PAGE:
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Governors Island Railroad - Fort Jay - Military Railroads of the New York Metropolitan Area

MILITARY RAILROADS
OF THE NEW YORK METROPOLITAN AREA:


GOVERNOR' S ISLAND / FORT JAY
Governors Island, New York

BNY NYNY

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updated:
SATURDAY, 12 JUNE 2010 - 09:30

update summary

date

photo of enginehouse, scans of contract added 06/12/10

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   It has been said, in many discussions, the the Governors Island Railroad consisted of 1 ¾ miles of track, which originally and three flat cars carrying coal, machinery and supplies from the pier to shops and warehouses.

  After reviewing track maps and photos, I came to the conclusion that the Army expanded the trackage to cover almost the entire length of the island, with many more cars (primarily box cars) present in the Fairchild Aerial Survey Photographs below.

   However, it also occurred to me after reading an email letter from Steven Delibert (whom I knew casually from his interests in Ulster & Delaware County, NY railroad history and personal friend of my uncle), that original trackage was 8 miles, reduced to 1 1/2 miles. Another comment from and unidentified source doubts the eight mile figure.


email from Steven Delibert containing excerpt of April 1931, Railroad Mans Magazine
courtesy of A. Audley
added 11 June 2010

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   The following commentary disputes that figure:


http://www.govislandarmybrat.com/IslandHistory4.html
courtesy of A. Audley
added 11 June 2010

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   So where does this figure of 8 miles come from? Well, I think I have figured it out:

   First, the the length of the island is about 2.2 miles, and reviewing the map below, trackage ran completely to the northeast end. A single track running from the enginehouse to the northeast end of track would be approximately 1 ½ miles. But careful review of the map and Fairchild Aerial photos below, shows THREE tracks running parallel to each other up the center of the island, from the enginehouse to the northeast end of the island.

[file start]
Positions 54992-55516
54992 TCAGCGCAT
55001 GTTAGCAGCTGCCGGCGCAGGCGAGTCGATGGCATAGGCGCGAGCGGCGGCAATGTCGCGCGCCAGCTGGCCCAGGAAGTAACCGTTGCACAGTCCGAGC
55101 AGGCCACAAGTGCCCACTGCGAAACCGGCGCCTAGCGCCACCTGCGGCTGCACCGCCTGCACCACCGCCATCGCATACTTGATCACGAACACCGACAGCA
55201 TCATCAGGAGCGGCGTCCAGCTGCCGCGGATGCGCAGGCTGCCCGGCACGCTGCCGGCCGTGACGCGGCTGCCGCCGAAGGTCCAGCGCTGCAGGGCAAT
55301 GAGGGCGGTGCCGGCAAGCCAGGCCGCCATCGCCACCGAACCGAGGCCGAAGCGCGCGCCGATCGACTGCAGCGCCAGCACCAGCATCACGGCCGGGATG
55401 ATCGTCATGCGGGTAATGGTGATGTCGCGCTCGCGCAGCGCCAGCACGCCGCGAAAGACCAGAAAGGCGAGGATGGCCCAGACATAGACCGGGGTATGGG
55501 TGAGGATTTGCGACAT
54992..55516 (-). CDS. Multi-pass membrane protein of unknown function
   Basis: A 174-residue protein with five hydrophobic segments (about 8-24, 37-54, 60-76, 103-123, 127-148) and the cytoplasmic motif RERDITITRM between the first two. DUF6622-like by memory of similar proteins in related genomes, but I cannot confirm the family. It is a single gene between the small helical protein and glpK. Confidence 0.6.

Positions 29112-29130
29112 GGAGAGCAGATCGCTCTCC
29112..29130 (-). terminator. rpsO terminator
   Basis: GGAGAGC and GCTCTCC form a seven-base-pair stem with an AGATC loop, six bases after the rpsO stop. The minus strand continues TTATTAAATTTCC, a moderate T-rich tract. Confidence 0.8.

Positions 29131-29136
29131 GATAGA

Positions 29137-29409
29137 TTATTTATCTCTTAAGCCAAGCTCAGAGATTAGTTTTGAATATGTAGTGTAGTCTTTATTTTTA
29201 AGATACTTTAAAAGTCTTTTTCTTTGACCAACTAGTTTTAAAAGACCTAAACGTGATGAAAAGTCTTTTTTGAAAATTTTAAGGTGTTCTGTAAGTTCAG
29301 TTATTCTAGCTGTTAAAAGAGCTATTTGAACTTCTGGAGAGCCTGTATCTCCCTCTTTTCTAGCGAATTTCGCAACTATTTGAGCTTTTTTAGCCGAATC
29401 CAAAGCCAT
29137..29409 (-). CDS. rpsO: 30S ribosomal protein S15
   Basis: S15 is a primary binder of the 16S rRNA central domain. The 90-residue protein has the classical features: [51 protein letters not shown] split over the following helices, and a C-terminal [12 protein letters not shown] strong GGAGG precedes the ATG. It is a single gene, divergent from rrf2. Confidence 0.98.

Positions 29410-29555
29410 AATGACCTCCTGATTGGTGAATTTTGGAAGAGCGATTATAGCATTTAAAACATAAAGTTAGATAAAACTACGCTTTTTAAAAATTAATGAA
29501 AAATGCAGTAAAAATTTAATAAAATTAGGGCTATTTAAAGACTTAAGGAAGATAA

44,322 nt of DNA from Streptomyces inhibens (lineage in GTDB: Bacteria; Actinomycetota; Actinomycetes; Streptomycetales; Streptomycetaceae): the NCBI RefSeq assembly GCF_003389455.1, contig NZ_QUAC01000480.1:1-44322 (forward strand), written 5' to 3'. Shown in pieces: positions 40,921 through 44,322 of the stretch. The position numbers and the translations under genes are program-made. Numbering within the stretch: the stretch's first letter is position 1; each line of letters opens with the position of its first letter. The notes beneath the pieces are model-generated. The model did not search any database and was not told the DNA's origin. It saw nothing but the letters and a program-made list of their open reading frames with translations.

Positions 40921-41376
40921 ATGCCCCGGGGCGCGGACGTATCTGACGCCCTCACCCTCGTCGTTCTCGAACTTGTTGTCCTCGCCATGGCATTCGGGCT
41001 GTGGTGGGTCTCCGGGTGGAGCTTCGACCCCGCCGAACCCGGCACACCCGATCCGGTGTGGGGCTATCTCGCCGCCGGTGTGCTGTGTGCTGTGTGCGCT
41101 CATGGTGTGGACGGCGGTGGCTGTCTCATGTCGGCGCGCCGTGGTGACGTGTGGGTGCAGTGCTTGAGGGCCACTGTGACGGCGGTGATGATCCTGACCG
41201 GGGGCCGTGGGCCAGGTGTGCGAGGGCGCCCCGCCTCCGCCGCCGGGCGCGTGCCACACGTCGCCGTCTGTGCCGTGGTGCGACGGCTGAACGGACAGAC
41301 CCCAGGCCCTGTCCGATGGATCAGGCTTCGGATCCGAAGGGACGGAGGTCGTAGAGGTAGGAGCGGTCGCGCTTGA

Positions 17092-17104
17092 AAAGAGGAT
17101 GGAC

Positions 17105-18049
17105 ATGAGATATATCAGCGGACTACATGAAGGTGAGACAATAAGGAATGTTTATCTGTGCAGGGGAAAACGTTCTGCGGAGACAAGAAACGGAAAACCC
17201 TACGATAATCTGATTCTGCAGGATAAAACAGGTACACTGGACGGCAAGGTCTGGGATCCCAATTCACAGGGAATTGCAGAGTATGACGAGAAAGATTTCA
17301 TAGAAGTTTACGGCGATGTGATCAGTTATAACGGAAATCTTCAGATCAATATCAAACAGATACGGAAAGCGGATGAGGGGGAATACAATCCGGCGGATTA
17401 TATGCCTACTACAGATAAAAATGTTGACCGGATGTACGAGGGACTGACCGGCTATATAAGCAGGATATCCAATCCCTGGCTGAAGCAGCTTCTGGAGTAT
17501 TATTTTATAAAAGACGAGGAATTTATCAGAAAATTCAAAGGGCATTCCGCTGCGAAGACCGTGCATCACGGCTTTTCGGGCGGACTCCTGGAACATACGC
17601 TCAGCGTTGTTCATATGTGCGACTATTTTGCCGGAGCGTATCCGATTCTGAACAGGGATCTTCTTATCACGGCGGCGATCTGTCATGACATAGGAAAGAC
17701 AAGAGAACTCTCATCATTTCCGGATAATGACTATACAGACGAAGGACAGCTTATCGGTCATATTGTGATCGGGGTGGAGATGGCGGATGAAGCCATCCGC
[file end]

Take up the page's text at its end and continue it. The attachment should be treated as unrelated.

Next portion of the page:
1½ miles multiplied by 3 tracks equals 4½ miles. Factor into this figure the yard stubs AND the spurs in the alleys between the storehouses and tracks in the storehouses, and you would arrive at a figure very close to the 8 miles.

   Therefore it is my hypothesis that the concluding figure of 1½ miles of trackage probably denotes the over all length of the layout, not the cumulative amount of trackage laid.

   The trackage that can be seen in the 1918 Fairchild Aerial Survey Photograph below (looking southwest) with authors annotations, show a rather modest sized railyard built on the curve to the east leading to a pair of wood Howe Truss floatbridges (very difficult to see in this photo), and what appears to be an enginehouse on the southern tip of the inland.

   On 24 May 2010, I receive an email from Art Audley who furnished the following items. His emails contained some very interesting images and scans pertaining to both the construction and demolition of the Governors Island Railroad.

   The first item, is a map denoting the locations of construction contracts. It is referenced in the documents below as a plot plan. However, it doubles very nicely as a track map!


courtesy of A. Audley
added 25 May 2010

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   The following, also furnished by Art Audley, appear to be a construction summary by the Constructing Quartermaster, Major E. A. Simmons: 


courtesy of A. Audley
added 11 June 2010

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   The following is a copy of the photo of the completed enginehouse:


November 14, 1918
courtesy of A. Audley
added 11 June 2010

   Three tracks heading up roughly the center of the island (running north / south) from the enginehouse, with the outside two tracks splitting off to the east and west and into alleys between the Quartermaster Supply Buildings.

   (For your viewing pleasure, there is an non-annotated photo in photo section below.)


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   In the picture below, taken ca. 1927 (and looking due north) we clearly see in the close up at bottom right; the two Howe Truss float bridges (the southern one already with a sunken pontoon) and the northern float bridge with a carfloat moored.